CACINA

Carry the gospel with you

Posted in christian, Christianity, inspirational, religion, scripture by Mike on October 12, 2010

Gospel reading of the day:

Luke 11:37-41

After Jesus had spoken, a Pharisee invited him to dine at his home. He entered and reclined at table to eat. The Pharisee was amazed to see that he did not observe the prescribed washing before the meal. The Lord said to him, “Oh you Pharisees! Although you cleanse the outside of the cup and the dish, inside you are filled with plunder and evil. You fools! Did not the maker of the outside also make the inside? But as to what is within, give alms, and behold, everything will be clean for you.”

Reflection on the gospel reading: We know that Jesus was observant of the religious traditions of his people, but we also know that Jesus often looked for opportunities to teach. Certainly, the practice of washing hands before a meal as a hygienic practice is strongly recommended, but the Pharisees had turned the practice into a religious obligation, one not supported in the Mosaic law, and one that they used to pass judgment. Jesus well may have observed the custom in his ordinary life but elected in this circumstance to make a point about what really makes one clean inside, like taking care of the poor through almsgiving, rather than external religious practices with little or no capacity to manifest the deepest truths about the human condition. Examples of human legislation influencing religious practice are abundant in our times, so the lesson that Jesus taught the Pharisee is equally applicable to our own circumstances. For example, what tells the greatest truths about our Christian life isn’t abstinence from meat on Fridays in Lent; it is how we respond to the beggar on the street who asks us for some change.

Saint of the day: Wilfred of York was the son of a Northumbrian king in 634 in Northumbria, England . His mother died when he was a boy, and he never got along with his step-mother. At age 14, partly to escape the miserable family life, he was sent to the court of Oswy, King of Northumbria. He studied at the monastery of Lindisfarne for three years, then accompanied Saint Benedict Bishop to Rome where he studied under archdeacon Boniface. He stayed in Lyons for three years to study the monastic life, and became a monk, but left during persecutions of the local Christians. He was appointed abbot of the monastery at Ripon for five years, and placed it under the Benedictine Rule and became a priest.

saintw64He was instrumental in bringing Roman liturgical practice and rules to the region, working influentially at the Synod of Whitby in 664. Bishop Colman and several of his monks, opposing the new practice, withdrew to the north. Wilfrid was chosen as the new bishop and traveled to France for ordination, considering the dissenting northern bishops to be schismatics. He returned to England in 666, nearly dying at the hands of hostile pagans when his ship wrecked on the coast of Sussex. However, he had taken so long to come back that Saint Chad had been chosen to replace him. Wilfrid retired to the monastery at Ripon and evangelized in Mercia and Kent. In 669 Archbishop Theodore of Canterbury explained to Saint Chad that Wilfrid should have the see; Chad withdrew, and Wilfrid resumed the bishopric.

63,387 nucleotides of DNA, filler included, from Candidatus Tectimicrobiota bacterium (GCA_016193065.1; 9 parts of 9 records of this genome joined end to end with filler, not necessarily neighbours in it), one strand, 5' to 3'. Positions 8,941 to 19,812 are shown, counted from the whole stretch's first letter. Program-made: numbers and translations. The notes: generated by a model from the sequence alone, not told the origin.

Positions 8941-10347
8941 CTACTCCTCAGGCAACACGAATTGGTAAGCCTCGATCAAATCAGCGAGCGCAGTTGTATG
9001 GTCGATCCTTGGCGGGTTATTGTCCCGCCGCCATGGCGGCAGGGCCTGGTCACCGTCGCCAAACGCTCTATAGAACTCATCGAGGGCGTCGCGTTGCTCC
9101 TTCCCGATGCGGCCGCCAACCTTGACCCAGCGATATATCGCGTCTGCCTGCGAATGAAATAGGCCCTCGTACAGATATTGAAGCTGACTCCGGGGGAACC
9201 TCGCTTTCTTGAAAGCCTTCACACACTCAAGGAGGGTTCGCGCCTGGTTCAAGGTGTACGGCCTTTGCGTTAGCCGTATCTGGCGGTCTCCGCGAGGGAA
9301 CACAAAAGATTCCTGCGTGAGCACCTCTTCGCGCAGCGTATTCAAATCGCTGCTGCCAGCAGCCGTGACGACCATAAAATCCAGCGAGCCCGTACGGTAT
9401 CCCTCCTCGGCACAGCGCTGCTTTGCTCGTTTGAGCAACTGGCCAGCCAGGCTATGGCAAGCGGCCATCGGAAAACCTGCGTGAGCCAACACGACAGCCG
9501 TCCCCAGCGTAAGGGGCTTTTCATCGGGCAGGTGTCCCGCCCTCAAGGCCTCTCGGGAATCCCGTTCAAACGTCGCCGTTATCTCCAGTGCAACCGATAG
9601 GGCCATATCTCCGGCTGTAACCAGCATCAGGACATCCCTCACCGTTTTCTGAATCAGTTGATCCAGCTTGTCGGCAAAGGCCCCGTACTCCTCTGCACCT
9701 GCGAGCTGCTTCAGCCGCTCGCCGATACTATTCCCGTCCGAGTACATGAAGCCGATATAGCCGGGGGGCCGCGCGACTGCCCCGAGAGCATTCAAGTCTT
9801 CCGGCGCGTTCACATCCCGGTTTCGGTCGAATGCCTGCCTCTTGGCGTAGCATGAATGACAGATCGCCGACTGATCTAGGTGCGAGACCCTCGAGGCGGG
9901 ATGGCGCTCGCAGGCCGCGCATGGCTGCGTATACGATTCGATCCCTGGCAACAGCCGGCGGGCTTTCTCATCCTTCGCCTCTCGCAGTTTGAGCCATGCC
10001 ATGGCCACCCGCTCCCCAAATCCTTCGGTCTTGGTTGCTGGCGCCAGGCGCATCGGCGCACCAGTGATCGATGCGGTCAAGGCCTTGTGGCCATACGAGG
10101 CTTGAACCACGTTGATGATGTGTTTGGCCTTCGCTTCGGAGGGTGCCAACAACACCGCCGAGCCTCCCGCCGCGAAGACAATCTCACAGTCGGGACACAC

During his tenure Wilfrid worked to enforce Roman ritual, founded Benedictine monasteries, and rebuilt the minster of York, all while living a simply and holy life himself. He became embroiled in political discord when he encouraged Queen Etheldrida to move to a convent when she no longer wished to live with her husband, King Ecgfrid. When Archbishop Theodore subdivided Wilfrid’s diocese to reduce his influence, Wilfrid appealed to Rome. The bishop of Rome ruled in Wilfrid’s favour, and the three intruding bishops were removed. However, when Wilfrid returned to England King Ecgfrid accused him of buying the decision, and imprisoned him at Bambrough then exiled him to Sussex.

He worked as a missionary in heathen Sussex. He reconciled with Archbishop Theodore, who had also been working in Sussex, in 686, and when Aldfrid became king of Northumbria, Theodore insured Wilfrid’s return from exile. He served as bishop of Hexham, and then of York again. However, when he tried to consolidate the dioceses again, the king and Theodore opposed him, and he Wilfrid was forced to appeal again to Rome in 704. Through a series of meetings, synods and rulings, Wilfrid became bishop of Hexham and Ripon, but not York. He died in 709 at Oundle, Northhamptonshire, England.

body_of_christSpiritual reading: In general, when you deal with the neighbor, let your eyes be averted, and try not to think of this one or that one as handsome or ugly, but rather as the image of the most holy Trinity, as a member of Christ and bathed in His blood. (Letter to Emerio de Bonis, May 23, 1556, by Ignatius of Loyola)

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